Mojzes was hired as church secretary under the Rev. George Sebele, District Superintendent of
the Yugoslav Methodist provisional conference. Sebele was aided by Mojzes and other women that
came to be known as “church sisters,” as they performed almost all the duties of
an ordained minister except the sacraments. Mojzes began to preach regularly and became a train-traveling
circuit rider, then learning to ride a bike in her 40s and, even later, to drive. She reportedly
was the first woman to drive in Novi Sad, a city of more than 100,000 at the time, and she drew
a crowd as everyone wanted to see
baba koja vozi auto, the “grandma who is driving a car.” She could preach
in Serbian, Hungarian and German, but her theological education was informal. In 1955 Sebele
died, and the bishop appointed Mojzes to serve as acting superintendent – a position she
filled in addition to her duties as secretary. Two years later, the bishop appointed a man as
district superintendent and officially ordained Mojzes a deacon and made her supervising pastor
of the Northern District. “She was a feminist without wanting to be one,” her older
son wrote later in a biographical sketch of her. “Her love and dedication was for Jesus
rather than for any organization, community, government or ideology.”
Want to know more?
biography by her son, Paul Mojzes
Information and history of
Lois Dauway (1948-2014) was a community organizer, promoter of ecumenicism and a force for social justice. She was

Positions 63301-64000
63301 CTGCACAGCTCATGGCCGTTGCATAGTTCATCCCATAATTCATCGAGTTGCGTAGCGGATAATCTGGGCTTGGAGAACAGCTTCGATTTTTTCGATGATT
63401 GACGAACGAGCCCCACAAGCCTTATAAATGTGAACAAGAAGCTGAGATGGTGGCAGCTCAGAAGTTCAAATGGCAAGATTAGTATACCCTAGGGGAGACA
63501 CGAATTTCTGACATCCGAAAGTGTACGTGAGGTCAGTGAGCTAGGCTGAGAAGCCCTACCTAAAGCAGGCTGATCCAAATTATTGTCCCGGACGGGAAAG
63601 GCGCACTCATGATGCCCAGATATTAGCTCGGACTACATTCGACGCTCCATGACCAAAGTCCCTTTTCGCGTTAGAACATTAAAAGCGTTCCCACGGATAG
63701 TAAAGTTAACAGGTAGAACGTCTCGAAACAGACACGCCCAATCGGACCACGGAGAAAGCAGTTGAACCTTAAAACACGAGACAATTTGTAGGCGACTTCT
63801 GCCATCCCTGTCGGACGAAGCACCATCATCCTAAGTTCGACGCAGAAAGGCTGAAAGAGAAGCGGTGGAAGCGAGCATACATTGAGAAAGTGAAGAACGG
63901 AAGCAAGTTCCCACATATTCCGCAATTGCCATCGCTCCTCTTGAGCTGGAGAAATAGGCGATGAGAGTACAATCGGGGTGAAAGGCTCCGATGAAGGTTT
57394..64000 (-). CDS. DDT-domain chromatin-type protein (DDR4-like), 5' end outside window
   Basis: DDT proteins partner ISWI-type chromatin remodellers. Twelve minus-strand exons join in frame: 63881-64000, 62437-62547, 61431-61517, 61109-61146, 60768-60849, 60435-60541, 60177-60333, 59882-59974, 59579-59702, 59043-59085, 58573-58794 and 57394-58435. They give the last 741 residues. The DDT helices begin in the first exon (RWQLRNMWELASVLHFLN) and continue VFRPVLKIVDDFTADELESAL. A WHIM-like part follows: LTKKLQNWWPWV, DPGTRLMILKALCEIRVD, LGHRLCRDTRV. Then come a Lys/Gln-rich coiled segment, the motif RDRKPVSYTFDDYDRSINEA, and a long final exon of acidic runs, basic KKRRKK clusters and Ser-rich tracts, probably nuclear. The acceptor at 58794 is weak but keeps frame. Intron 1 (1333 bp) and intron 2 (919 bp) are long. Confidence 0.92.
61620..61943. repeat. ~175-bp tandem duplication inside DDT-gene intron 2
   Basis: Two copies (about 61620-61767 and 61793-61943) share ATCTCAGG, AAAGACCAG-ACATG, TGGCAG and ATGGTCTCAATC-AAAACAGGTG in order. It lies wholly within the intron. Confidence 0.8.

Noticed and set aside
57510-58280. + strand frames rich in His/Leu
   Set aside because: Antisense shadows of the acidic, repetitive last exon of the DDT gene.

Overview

raised in Massachusetts and was a member of the Black Community Developers program, though which she was instrumental
in supporting the desegregation of the Boston Public Schools system in the 1970s. That early experience helped to shape
her life’s work for social justice, particularly racial inclusiveness and gender equity. She had deep Methodist
roots and served several positions of leadership in The United Methodist Church. For a time she helped recruit and then
mentor missionaries for the General Board of Global Ministries, and she continued to mentor countless young people over
the years. She served as associate general secretary in the Women’s Division of the GBGM, which at that time
was the administrative body of United Methodist Women. She headed the Women’s Division’s social action
section and served as an interim CEO. She represented the UMC as a delegate to the World Council of Churches Assembly